Of course I’ve used Word documents for strategy, but I always made sure to have a printed copy so teams can remember the goals. Often, we would bring printed copies to meetings and then scribble updates on them. That’s not perfect but better than creating and forgetting about it.
Of course, a one-stop platform is best. The easiest way to track progress towards strategic goals is to put the goals in the same place as where your team is creating content. You can open Word documents in Google Docs to collaborate with your team in real time.
Step 2: Get buy-in from the right people
In most mid to large sized companies, the content creators hardly ever tell their own stories.
For example, I’m writing this post myself, but I can because it is based on my own experiences (aka stories). This is often not the case in most corporate storytelling. The person with the stories is usually not the one writing them. That’s why it’s so important to get buy-in from the leaders and front-line staff – those who craft the stories and can then help the content creation team share them.
Sometimes I’ve run into front-line staff who have told me they don’t worry about the organizational storytelling because the digital or marketing team take care of that. That’s, of course, true to an extent, but those teams also need help from the front-line employees.
Step 3: Set expectations with stakeholders
- Leaders – approve things that will help you achieve your business goals
- Front-line staff – here’s how this will help you, the business and here’s how we’ll make this easy for you
- Content creators – here’s the content we want to create: Content that is helpful to us as a business but the top goal is to share unique and useful content for our audiences. (I call that the Zone of Mutual Relevance)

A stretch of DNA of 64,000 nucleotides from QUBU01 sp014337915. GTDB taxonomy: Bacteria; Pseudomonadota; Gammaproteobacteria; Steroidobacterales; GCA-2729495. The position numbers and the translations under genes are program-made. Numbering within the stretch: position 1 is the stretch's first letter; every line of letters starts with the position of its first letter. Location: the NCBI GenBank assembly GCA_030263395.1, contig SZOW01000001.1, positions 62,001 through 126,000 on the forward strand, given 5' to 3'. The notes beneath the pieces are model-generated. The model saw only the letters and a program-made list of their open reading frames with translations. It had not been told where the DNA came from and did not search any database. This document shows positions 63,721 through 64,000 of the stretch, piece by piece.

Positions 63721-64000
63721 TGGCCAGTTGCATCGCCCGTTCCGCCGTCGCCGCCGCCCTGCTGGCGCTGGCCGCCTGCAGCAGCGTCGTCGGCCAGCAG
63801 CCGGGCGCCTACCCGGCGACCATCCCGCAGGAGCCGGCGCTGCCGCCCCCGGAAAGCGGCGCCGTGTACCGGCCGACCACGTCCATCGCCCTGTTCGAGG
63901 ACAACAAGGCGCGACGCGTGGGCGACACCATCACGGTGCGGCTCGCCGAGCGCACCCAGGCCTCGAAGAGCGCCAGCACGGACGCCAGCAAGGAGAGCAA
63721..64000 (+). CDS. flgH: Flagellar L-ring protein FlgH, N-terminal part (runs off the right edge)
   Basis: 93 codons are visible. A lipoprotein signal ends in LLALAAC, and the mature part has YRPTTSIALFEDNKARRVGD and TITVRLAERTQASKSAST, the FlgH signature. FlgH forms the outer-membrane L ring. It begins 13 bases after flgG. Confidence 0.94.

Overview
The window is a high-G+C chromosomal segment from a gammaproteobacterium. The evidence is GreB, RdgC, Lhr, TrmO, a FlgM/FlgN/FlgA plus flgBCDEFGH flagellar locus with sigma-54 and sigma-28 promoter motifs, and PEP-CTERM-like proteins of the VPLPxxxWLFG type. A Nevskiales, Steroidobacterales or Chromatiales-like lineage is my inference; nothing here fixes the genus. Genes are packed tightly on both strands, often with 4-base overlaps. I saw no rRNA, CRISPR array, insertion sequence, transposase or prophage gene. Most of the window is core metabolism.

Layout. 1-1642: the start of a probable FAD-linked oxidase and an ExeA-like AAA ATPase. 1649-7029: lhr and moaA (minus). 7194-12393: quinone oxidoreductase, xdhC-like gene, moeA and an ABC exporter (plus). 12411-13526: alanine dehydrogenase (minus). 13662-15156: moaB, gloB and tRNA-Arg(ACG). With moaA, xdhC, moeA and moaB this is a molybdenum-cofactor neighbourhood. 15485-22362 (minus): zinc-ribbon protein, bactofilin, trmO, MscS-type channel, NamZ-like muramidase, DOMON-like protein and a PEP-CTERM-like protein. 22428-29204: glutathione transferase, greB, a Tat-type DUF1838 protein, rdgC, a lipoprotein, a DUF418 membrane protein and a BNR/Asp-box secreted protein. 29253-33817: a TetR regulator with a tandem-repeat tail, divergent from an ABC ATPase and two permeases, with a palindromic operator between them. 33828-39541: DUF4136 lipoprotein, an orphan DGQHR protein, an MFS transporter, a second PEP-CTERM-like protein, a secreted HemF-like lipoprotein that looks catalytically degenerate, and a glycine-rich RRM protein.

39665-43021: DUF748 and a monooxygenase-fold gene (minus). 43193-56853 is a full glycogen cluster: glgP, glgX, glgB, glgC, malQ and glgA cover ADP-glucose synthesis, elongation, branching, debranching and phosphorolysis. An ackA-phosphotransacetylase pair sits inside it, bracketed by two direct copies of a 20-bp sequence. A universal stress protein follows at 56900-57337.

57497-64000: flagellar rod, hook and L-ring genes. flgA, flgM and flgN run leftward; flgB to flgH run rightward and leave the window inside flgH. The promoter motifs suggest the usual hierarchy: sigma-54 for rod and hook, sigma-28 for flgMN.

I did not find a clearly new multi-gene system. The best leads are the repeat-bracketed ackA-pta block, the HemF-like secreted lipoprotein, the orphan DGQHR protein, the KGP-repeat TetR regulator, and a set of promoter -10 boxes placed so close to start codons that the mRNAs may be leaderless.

Step 4: Align workflows and skills
I would usually recommend a workflow like this:
- Stories are documented as something worth sharing.
- Planning – share ideas and stories and prioritize but don’t over-vet them!
- Production (audio recording, writing, etc.)
- Nimble and short approval processes
- Solid and regular publishing on a schedule
- Sophisticated distribution process and plan
Step 5: Use only technology that actually helps
Technology is a wonderful thing. I love it. I hate it. I love it. Great technology makes our lives easier. In other words, it doesn’t waste our brain power but empowers us to use our brain power to create better content.
The brain power strategy really does work! Remember Steve Jobs, the brilliant Apple exec? He wore the same clothes daily so he didn’t have to think about what to wear. Instead, he thought about creating the iPhone and other useful technology.
The same works here for content creators. The more time we allocate for them to create and then distribute that useful and unique content the better it’ll be. We only have so much brain power to go around after all.
Don’t be afraid of stories
Sometimes we overthink stories! Is this really the story we want to tell? Is there just one person somewhere who might not like this story for some kind of reason? The answer is: “Probably. Somebody somewhere will not be your fan!”
When content marketing is done, it won’t please everyone. When some people don’t like you, that means you are reaching people. What’s more important to you is that a larger amount of people within your target audience like and love you!
Content marketing leaders can help their teams tell better stories by creating efficient systems, not letting teams get bogged down in office politics or with bad technology, and giving them the time to create and distribute the unique and useful stories that will help your business stand out.